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Chaldean Syrian Church is the name used for the Assyrian Church of the East in India. It is one of several groups of Saint Thomas Christians tracing their origins to St. Thomas the Apostle who, according to tradition, came to India in AD 52.


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Thomas the Apostle is credited by tradition for founding the Indian Church in 52 A.D.[1] This Nasrani faith had many similarities to Judaism, and, owing to the heritage of the Nasrani people, developed contacts with the non-Chalcedonian religious authorities of Edessa, Mesopotamia.

The local church maintained its autonomous character under its local leader. When the Portuguese established themselves in India in the 16th Century, they found the Church in Kerala as an administratively independent community. Following the arrival of Vasco de Gama in 1498, the Portuguese came to South India and established their political power there. They brought missionaries to carry out evangelistic work in order to establish churches in communion with Rome under the Portuguese patronage. These missionaries were eager to bring the Indian Church under the Pope's control. They succeeded in their efforts in 1599 with the `Synod of Diamper'.The representatives of various parishes who attended the assembly were forced by Portuguese authorities to accept the Papal authority.

Following the synod, the Indian Church was governed by Portuguese prelates. They were generally unwilling to respect the integrity of the local church. This resulted in disaffection which led to a general revolt in 1653 known as "The Coonan Cross Oath". This demanded administrative autonomy for the local church. Since it had no bishop, it faced serious difficulties.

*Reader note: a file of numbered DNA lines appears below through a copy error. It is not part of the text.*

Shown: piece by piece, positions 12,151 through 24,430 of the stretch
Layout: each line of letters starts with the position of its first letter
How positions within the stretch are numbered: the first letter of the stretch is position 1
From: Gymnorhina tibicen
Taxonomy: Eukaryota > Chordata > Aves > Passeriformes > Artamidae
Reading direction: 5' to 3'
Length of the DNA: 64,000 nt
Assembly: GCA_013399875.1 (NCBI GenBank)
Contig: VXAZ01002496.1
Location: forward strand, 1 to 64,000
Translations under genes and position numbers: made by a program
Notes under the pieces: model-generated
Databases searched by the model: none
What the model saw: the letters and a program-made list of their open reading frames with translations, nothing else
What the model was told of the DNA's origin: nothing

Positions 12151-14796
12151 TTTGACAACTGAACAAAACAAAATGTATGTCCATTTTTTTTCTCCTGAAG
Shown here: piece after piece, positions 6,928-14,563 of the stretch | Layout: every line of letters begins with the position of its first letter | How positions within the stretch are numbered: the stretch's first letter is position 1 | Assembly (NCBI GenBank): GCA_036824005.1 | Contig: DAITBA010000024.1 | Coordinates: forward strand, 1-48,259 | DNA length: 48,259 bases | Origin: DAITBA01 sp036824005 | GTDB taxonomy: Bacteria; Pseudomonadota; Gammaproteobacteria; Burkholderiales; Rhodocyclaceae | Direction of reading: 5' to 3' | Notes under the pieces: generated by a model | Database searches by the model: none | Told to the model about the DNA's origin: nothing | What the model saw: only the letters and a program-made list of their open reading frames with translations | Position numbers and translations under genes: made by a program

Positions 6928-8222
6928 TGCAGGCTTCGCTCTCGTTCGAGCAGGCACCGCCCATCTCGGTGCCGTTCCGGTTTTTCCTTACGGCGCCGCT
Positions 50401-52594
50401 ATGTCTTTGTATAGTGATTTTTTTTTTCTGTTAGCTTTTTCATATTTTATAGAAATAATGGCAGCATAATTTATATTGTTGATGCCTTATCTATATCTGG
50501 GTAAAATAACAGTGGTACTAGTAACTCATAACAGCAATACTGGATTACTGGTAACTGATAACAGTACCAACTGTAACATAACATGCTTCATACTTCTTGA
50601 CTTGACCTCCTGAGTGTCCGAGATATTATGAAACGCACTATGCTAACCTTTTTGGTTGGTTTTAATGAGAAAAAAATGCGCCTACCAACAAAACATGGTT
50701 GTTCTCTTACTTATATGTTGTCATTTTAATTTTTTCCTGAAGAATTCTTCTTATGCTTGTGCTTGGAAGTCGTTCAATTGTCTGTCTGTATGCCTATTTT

It appealed to several eastern Christian churches for help. The Antiochene Syrian Patriarch responded and sent metropolitan Mar Gregorios of Jerusalem to India in 1665. He confirmed Marthoma I as the bishop and worked together with him to organize the Church.

Following the Portuguese colonization of several coastal regions of India, Christians in Malabar were allied with the Roman Catholic Church. Beginning in the 17th century, ecclesiastically conservative groups began to seek leadership from the Syrian Orthodox Church.

The modern history of the Church of the East in India dates to the decades after 1814 when leading Christians in Thrissur, failing in their own attempt to gain a bishop from the Syrian Orthodox Church, began to seek to have a bishop ordained by the Catholicos Patriarch of the Church of the East in Qochanis. The priest Anthony Thondonatta was consecrated bishop as Mar Abdisho in 1862 in Qochanis, though he did not begin functioning as Metropolitan in India until 1882. Their publishing arm, Mar Narsai Press, prints several liturgcal books used throughout the Assyrian (often considered "Nestorian") Church of the East. The present Metropolitan, Mar Aprem Mooken (ordained in 1968), is headquartered in Trichur and is a noted author. Marth Mariyam Cathedral 10°31′6″N 76°13′2″E / 10.51833°N 76.21722°E / 10.51833; 76.21722 is the seat of the Metropolitan.

Shared history with other Saint Thomas Christians

See also


  1. History of Christianity. Vol.1. By Kenneth Scott Latourette, page 80

External links


  • Mar Aprem Mooken, The Chaldean Syrian Church in India, (Trichur: Mar Narsai Press, 1977).
  • Mar Aprem Mooken, Church of the East, (St. Thomas Christian Encyclopaedia, Trichur: 1973).

frp:Égllése malabara ortodoxe ml:കല്‍ദായ സുറിയാനി സഭ sl:Kaldejska Sirska Cerkev